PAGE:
Part of Yala National Park is managed as a “Strict Nature Reserve”. Such areas are created and managed mainly for the purpose of research or to protect large, untouched areas of wilderness. As such, usage and visitation are strictly controlled. However, when such an area is combined with a national park, which does allow for visitation, the opportunity to experience a wild landscape and its inhabitants is truly remarkable. We made the most of this opportunity when we loaded into 4×4 Safari Jeeps to explore the wilderness of this incredible national park. As an ecologist by training and a naturalist and photographer by passion, I felt this experience in the park was truly one of the special experiences of the entire voyage.

Yala National Park is Sri Lanka’s most visited nature preserve/David Jaffe

Did I mention Yala has the world’s largest concentration of leopards? Although we didn’t see a leopard, the excitement and energy of the search was palpable. I searched as earnestly as the rest! However, I was not disappointed as we did see several of the other 43 mammals that occur in the park, including sambars and spotted deer. If you’re a keen birder, like me, one of the 215 bird species that occur in the area is the wild peacock. When was the last time (or first?!) you ever saw a peacock in the wild? In addition to the crocodiles and other wildlife we observed on our safari through Yala National Park, the close-up view of the bee-eater really stands out. It looks like an artist came to town with her palette and lavishly decorated this creature in bright reds, yellows, greens and blues.

Spiritual Sri Lanka

In addition to the rich history of land use for tea and the 25% of land set aside for protection, Sri Lanka boasts an amazing lineage of spirituality. Although there are four main religions in Sri Lanka, (Buddhism, Hinduism, Islam and Christianity) about 70% of the population are said to be Buddhist practitioners. In fact, it’s been the ‘official religion’ of Sri Lanka since 200 BC…which as you’ll recall is well before “Sri Lanka” was even known as Sri Lanka.

Buddhist monks in the Sacred City of Anuradhapura, Sri Lanka/David Jaffe

One place the lineage of these teachings thrives is the Sacred City of Anuradhapura. The sacred city was established when a cutting from the ‘tree of enlightenment’, the Buddha’s fig tree, was brought to the site in the 3rd century B.C. Anuradhapura, flourished for 1,300 years, but was abandoned for many centuries after an invasion in 993. Apparently, the local population remained aware of the ruins. Hidden away in dense jungle for many years, excavation beginning in the 1880s has once again made this incredible and historic site, with its palaces, monasteries and monuments, accessible once again.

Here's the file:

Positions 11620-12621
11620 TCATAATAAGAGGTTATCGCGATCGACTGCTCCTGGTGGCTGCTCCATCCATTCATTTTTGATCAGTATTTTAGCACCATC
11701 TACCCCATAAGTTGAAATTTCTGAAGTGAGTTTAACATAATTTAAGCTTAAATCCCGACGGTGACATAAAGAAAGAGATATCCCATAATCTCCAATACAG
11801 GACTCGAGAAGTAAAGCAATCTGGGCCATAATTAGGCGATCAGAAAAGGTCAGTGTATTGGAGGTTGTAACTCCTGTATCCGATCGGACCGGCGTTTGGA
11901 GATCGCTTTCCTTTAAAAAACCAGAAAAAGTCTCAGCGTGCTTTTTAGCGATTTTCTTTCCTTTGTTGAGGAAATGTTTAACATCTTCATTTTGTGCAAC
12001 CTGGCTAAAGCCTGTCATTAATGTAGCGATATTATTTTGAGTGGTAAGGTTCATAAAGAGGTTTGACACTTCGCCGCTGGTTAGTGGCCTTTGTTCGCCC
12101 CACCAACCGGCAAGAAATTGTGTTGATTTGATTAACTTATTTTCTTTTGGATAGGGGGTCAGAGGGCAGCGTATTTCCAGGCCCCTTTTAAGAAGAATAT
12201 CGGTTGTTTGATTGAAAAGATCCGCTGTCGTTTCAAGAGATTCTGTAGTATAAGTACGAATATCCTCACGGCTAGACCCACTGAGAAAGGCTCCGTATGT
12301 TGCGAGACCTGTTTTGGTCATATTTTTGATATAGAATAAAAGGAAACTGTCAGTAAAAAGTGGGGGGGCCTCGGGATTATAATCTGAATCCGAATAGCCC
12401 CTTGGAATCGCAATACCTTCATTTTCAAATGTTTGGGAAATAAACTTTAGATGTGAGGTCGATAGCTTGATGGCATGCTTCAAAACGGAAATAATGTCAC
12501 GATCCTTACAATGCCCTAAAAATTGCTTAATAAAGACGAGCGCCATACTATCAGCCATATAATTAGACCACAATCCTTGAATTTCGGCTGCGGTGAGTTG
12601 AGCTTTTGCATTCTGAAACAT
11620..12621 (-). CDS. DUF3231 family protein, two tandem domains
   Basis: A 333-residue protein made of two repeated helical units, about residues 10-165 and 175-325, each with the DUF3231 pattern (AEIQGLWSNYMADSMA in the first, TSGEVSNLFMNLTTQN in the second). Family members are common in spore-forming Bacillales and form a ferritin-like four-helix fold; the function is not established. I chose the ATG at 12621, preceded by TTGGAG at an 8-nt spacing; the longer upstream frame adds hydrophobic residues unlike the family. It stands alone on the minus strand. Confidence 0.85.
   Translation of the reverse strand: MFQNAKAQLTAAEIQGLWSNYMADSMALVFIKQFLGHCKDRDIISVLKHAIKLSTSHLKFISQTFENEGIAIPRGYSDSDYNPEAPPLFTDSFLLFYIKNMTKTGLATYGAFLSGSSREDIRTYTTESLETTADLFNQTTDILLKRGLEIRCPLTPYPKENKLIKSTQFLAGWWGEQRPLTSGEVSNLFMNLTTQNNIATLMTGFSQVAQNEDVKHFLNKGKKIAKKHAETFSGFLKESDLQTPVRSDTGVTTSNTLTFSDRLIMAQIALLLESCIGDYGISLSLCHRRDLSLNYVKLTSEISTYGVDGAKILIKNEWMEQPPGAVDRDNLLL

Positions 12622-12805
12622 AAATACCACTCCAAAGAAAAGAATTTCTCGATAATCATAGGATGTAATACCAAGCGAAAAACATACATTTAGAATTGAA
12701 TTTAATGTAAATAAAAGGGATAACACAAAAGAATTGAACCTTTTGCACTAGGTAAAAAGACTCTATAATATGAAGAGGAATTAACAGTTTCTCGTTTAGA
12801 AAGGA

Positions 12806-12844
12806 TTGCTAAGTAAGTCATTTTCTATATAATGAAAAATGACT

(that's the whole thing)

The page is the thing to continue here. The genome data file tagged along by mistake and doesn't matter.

For me, personally, as a practicing Buddhist, this was another really special destination on the voyage. There are many holy pilgrimage sites on this planet, many in Asia and several in Sri Lanka. Anuradhapura was once a major center for early Buddhism and home to revered Buddhist philosophers. I was able to view incredible works of art including depictions of Avalokitesvara, the Bodhisattva of Mercy and Compassion. Seeing this particular depiction holds a special place in my heart because His Holiness the 14th Dalai Lama is considered to have been reincarnated over generations and historically has been venerated as an embodiment of Avalokiteshvara. As I stood in front of this artwork, thinking about his promotion of world peace and his nonviolent work against the oppression of the Tibetans, I again felt the inspiration of the Buddhist teachings and my aspiration to implement these teaching so that I may develop to be the best version of myself possible.

I left Anuradhapura feeling enriched for having had the opportunity to experience and learn about such an important place in the context of religious history of Sri Lanka, in general, and Buddhism specifically. In addition, seeing practitioners circumambulate stupas, make offerings and simply being able to explore the Sacred City truly touched my heart. 

With so much to see, learn about and experience in Sri Lanka, I have just touched the surface. There is a rich cultural and spiritual history in Sri Lanka that I believe has been supported by the incredible natural beauty and wonderful landscapes of the island. For me, it was beautiful, inspiring, engaging, educational…and more. So, how would I rate my experience in Sri Lanka? I wouldn’t trade it for all the tea in China!

The green bee-eater is one of the 215 bird species found in Yala National Park/David Jaffe